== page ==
Phil Nooney manages to give us a Maurice who is going downhill scene by scene, indeed the audience are probably ready for an early night as it doesn’t look as if the poor old sod is going to make it through the second act.

Maurice and Katy

Maurice may be dying but death is yet to arrive and life, what little is left of it, is there to be lived, every precious minute of it, with nurse Katy his companion on the journey 

He’s a mix of cantankerous and pathos. There is a steely determination to survive to 4pm on his birthday, plus time for refreshments of course, and a sort of resentment that people don’t have his conviction about the impending royal visit, or indeed a complete belief in his meeting with the Queen on 1 June, 1953.

Helena is his “queen of hearts” and there is love there, married 65 years has to have some affection as the glue holding it together. His love for the queen is . . . who knows, what we do know is it is there all the time, Was the meeting even real? It is something Helena learned to at least tolerate, if not quite live with many years ago.

Maurice might not have a Hollywood love affair with Helena but he cares in his own way. He has brought in a palliative nurse he doesn't really want to take much of the burden of caring for him away, he tries to keep the worst news away from her and even his estranged son is protected. He doesn’t want him told his father is dying, doesn’t want him rushing over, “just let him send flowers”.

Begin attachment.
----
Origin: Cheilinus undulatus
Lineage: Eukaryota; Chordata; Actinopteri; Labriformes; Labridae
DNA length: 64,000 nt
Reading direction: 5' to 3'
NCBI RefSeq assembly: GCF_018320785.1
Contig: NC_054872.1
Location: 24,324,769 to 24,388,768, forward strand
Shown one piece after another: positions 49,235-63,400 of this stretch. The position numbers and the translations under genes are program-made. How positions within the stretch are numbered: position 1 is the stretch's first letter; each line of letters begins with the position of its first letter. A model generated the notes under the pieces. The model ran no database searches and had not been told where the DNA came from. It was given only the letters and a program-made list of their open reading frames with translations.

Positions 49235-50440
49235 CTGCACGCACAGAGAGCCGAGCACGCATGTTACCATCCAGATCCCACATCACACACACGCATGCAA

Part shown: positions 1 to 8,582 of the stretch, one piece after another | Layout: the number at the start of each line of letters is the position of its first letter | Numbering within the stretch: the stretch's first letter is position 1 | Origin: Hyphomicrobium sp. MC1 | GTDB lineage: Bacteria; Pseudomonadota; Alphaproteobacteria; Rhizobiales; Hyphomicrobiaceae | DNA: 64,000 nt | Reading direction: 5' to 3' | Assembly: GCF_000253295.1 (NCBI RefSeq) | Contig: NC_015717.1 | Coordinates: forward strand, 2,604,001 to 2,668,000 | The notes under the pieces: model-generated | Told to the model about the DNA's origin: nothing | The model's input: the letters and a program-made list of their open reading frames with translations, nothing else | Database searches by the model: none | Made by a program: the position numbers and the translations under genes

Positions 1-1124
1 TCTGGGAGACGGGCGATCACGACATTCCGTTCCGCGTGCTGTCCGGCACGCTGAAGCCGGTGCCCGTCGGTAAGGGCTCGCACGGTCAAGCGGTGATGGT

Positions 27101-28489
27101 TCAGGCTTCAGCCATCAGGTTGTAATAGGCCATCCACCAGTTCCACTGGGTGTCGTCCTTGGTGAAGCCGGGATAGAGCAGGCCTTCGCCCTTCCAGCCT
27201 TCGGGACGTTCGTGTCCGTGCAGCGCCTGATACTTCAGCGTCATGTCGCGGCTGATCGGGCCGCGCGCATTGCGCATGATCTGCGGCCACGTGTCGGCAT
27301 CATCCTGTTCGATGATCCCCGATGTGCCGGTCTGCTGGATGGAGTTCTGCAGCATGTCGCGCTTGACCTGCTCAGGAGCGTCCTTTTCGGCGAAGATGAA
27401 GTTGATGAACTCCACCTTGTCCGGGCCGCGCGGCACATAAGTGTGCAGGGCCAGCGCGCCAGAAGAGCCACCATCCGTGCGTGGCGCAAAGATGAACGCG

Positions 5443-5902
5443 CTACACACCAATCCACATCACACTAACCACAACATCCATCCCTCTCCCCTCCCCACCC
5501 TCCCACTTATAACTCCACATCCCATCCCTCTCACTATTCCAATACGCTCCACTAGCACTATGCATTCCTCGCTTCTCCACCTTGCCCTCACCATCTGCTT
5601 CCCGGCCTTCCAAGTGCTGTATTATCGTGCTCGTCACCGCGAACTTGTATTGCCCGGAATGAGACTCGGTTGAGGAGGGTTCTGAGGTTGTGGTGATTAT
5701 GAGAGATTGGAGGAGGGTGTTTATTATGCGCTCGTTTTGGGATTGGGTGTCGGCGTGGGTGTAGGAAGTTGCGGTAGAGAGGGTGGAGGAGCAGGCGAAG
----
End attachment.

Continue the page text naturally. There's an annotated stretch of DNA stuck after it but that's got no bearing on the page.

At the end of Act 1 Maurice opens up to his nurse, Katy, about his meeting with the young Elizabeth, It is a mammoth monologue, a short story in itself. We perhaps don’t understand Maurice’s obsession, but at least we understand how he got there and the details of his other love story.

It is hard to die of cancer in a dignified manner, but Maurice tries, even getting decked out in his Sunday best ready for her majesty’s arrival. The visit has been part of his life since 1953 and now it has taken over his life - the only thing he is living for.

Helena, played beautifully by Sandra Haynes fusses around like a rather forgetful mother hen. She has not come to terms with their life in penury, and never will. She is a woman in denial, convinced that Maurice will recover and only has a bit of a headache – a conviction you suspect that is born more out of fear than hope.

She prattles on about anything that comes into her head – almost as if talking about something, anything, will keep the truth at bay. Reality is starting to break through though, her claim to be 25 years younger than Maurice seems empty after 65 years of marriage. The strain is telling on her though as she talks about their sex life, or lack of it, their sleeping in separate beds, because of his snoring, and his weapon's grade flatulence.